Week 3
Electronics Production

Printed Circuit Board (PCB) Milling

It seemed like a straighforward, 10-minute job: Taping the board, screwing in the end mills, and calculating the origin coordinates. NOT SO. Three circuit boards and 1.5 hours later, I finally had a product on which to solder the electrical components.

Lessons learned:

Soldering Board Components

After creating the PCB, I soldered the electrical components. I felt like a first-grader trying to control an outpour of Elmer's glue. It was challenging to get the right amount of solder onto the trace and component without frying the board and/or creating all those hershey kisses - mounds of solder that would need to be removed or flattened with a soldering braid.

Lessons Learned:

Programming the PCB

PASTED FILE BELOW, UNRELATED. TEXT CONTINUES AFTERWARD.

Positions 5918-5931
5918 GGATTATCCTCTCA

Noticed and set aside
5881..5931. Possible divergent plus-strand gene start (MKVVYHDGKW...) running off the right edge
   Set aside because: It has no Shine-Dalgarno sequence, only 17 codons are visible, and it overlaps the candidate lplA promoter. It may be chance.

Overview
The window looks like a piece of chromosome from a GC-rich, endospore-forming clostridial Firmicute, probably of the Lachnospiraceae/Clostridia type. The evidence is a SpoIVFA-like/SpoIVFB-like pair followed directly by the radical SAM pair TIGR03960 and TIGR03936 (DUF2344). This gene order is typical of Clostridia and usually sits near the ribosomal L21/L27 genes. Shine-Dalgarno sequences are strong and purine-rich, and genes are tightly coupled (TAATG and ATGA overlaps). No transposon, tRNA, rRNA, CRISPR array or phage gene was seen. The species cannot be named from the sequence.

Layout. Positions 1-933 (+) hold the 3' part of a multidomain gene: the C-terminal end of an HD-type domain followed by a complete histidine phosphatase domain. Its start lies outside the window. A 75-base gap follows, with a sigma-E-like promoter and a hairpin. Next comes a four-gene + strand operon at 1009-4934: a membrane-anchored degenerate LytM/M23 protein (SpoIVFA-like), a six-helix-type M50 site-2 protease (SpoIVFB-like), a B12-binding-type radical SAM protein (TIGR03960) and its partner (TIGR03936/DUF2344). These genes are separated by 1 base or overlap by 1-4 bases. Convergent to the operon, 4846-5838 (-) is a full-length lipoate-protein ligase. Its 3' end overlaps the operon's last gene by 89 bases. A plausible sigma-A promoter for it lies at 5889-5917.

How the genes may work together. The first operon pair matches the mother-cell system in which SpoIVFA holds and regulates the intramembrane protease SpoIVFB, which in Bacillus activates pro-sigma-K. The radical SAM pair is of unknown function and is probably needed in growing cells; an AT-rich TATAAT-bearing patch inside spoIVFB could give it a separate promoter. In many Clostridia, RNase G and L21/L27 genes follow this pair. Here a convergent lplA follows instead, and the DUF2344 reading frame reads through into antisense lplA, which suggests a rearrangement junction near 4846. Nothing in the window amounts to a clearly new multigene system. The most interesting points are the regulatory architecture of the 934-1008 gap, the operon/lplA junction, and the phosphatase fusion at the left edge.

With the components soldered, I proceeded to program the PCB, which would result in a device that can program other devices. However, I encountered an error when entering the "Make Fuse" command: "Double check connections". So, I re-examined my board, finding that I failed to solder some of the components to the traces. I realized that even if the component was securely fastened to the board, with one or two ends, all of the pins on a component needed to be connected to the traces with solder in order to create an electrical connection. I re-soldered the components that I had missed, but kept generating the same error. So, I'm trouble-shooting again.